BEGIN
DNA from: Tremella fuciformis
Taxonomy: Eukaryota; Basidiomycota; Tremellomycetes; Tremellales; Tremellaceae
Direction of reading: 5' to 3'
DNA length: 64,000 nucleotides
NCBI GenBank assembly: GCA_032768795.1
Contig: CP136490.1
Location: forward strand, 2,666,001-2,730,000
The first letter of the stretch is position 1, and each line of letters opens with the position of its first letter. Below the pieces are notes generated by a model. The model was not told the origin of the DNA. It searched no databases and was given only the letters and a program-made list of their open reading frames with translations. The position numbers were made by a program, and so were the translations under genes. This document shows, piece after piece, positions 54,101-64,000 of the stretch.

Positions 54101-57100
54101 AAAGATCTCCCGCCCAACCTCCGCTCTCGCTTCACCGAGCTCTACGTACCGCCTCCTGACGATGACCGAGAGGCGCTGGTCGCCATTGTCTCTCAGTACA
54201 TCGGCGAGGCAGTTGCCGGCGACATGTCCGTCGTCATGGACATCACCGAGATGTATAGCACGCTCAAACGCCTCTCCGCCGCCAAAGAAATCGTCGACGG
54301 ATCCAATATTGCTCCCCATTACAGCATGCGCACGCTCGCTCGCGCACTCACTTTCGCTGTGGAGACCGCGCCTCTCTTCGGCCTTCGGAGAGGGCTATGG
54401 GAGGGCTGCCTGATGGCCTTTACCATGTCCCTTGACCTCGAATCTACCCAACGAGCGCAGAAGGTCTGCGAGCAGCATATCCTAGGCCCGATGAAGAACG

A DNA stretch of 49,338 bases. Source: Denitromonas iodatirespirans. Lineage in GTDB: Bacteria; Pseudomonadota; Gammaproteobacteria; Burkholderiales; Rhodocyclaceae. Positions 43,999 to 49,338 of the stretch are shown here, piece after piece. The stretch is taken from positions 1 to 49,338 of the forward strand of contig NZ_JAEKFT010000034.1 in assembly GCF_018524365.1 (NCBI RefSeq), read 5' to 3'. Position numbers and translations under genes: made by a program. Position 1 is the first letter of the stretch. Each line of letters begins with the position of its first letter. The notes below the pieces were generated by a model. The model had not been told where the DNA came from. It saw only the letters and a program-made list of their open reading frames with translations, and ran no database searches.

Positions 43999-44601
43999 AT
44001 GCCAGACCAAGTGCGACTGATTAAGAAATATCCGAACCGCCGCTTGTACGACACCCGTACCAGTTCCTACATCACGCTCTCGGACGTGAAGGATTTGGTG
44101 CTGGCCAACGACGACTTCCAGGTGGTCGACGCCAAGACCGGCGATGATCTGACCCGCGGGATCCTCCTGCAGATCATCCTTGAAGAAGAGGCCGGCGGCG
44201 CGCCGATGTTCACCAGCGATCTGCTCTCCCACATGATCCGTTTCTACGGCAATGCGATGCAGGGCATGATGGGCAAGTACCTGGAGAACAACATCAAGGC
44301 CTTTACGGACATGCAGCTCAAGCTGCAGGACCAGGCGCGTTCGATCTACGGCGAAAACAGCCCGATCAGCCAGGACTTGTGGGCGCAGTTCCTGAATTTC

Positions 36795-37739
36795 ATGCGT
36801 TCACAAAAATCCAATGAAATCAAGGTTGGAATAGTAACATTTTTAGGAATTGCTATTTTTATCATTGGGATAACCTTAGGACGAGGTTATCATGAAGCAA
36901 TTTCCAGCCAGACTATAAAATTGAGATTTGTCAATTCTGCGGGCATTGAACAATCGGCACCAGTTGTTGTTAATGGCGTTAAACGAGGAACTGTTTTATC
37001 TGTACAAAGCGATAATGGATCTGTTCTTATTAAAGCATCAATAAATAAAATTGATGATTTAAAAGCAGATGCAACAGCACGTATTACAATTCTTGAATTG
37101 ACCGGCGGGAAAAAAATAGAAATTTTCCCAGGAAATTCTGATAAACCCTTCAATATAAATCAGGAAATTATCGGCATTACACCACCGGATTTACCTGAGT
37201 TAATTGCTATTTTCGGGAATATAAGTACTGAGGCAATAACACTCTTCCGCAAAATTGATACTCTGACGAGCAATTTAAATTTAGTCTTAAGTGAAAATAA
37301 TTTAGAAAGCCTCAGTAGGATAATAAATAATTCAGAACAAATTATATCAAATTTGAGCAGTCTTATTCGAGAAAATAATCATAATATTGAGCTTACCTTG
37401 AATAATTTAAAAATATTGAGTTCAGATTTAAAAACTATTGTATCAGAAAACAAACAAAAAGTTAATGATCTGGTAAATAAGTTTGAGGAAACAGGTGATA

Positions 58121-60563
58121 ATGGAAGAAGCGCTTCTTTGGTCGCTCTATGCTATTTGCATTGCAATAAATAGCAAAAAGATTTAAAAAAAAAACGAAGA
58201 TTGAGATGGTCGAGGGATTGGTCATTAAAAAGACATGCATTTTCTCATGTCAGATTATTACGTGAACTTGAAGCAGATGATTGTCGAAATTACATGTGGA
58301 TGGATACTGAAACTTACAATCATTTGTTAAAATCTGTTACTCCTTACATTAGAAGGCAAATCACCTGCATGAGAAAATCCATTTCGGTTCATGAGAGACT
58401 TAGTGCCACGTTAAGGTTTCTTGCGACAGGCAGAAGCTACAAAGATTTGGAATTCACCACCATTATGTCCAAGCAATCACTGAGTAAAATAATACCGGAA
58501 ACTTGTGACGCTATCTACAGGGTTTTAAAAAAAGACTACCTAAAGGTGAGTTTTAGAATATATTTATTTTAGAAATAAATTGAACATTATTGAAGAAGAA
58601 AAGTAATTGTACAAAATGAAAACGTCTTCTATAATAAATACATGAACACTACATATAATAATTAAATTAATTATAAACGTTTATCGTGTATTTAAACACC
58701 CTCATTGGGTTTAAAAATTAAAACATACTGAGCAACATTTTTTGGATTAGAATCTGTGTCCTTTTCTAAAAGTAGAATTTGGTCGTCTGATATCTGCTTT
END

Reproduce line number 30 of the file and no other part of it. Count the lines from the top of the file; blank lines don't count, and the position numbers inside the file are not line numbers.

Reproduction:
Positions 58121-60563